Social capital and collusion: the case of merchant guilds

Dessì, R 
Ogilvie, S 

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Merchant guilds have been portrayed as ‘social networks’ that generated beneficial ‘social capital’ by sustaining shared norms, effectively transmitting information, and successfully undertaking collective action. This social capital, it is claimed, benefited society as a whole by enabling rulers to commit to providing a secure trading environment for alien merchants. But was this really the case? We develop a new model of the emergence, rise and eventual decline of European merchant guilds which explores the collusive relationship between rulers and guilds, and calls into question the prevailing positive view of merchant guilds. We then confront the model’s predictions with the available historical data. The empirical evidence strongly support our model and refutes existing theories. Our findings show that merchant guilds used their social capital for socially harmful as well as beneficial ends.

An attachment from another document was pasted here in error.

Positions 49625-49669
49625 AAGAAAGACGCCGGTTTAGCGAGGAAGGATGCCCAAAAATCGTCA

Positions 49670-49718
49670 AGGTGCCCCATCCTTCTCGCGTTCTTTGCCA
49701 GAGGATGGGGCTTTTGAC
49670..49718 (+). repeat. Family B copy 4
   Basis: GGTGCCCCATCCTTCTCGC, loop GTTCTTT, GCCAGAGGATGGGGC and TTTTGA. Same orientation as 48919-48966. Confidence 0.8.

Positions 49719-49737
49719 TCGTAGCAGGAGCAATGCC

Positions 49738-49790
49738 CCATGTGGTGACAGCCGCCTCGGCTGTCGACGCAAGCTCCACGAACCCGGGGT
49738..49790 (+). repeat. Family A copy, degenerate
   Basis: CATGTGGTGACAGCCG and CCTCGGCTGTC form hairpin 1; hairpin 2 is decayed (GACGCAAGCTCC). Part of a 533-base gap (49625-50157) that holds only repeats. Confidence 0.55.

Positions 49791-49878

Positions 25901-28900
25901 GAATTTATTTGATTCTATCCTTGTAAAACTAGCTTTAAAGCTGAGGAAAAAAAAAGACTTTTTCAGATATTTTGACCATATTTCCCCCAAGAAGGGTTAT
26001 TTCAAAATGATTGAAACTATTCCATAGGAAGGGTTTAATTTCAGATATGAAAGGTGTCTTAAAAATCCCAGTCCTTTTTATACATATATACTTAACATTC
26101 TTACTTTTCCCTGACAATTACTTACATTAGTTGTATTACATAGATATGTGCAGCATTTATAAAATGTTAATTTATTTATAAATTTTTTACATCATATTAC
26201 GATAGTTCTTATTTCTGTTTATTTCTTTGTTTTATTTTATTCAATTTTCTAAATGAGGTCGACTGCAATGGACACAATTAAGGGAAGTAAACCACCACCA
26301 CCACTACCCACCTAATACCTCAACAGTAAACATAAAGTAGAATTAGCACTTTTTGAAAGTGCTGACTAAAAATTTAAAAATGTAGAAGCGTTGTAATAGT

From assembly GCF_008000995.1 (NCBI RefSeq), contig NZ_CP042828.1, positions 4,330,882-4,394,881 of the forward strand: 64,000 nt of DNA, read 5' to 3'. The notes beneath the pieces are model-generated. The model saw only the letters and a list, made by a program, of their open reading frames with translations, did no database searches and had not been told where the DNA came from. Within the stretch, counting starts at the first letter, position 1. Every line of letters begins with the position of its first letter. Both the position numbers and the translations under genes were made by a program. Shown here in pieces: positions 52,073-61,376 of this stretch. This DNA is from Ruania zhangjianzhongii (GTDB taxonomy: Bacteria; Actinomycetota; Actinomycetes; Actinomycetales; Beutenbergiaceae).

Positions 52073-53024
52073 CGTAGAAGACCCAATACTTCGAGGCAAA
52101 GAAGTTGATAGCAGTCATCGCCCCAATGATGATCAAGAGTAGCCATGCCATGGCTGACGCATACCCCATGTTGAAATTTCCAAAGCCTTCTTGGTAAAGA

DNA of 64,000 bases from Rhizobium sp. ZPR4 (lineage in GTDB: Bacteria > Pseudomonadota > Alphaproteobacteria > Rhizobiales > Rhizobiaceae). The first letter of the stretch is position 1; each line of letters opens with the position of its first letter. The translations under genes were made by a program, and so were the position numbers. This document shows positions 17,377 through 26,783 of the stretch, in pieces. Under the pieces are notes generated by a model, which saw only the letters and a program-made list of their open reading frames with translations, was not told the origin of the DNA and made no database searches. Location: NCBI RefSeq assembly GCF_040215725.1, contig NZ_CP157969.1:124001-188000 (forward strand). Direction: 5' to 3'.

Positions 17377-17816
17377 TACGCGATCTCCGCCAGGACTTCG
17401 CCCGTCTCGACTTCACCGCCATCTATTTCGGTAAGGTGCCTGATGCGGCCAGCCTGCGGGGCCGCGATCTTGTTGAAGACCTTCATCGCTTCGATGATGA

guild; social capital; medieval; Europe; early modern; merchant; merchant guild
Faculty of Economics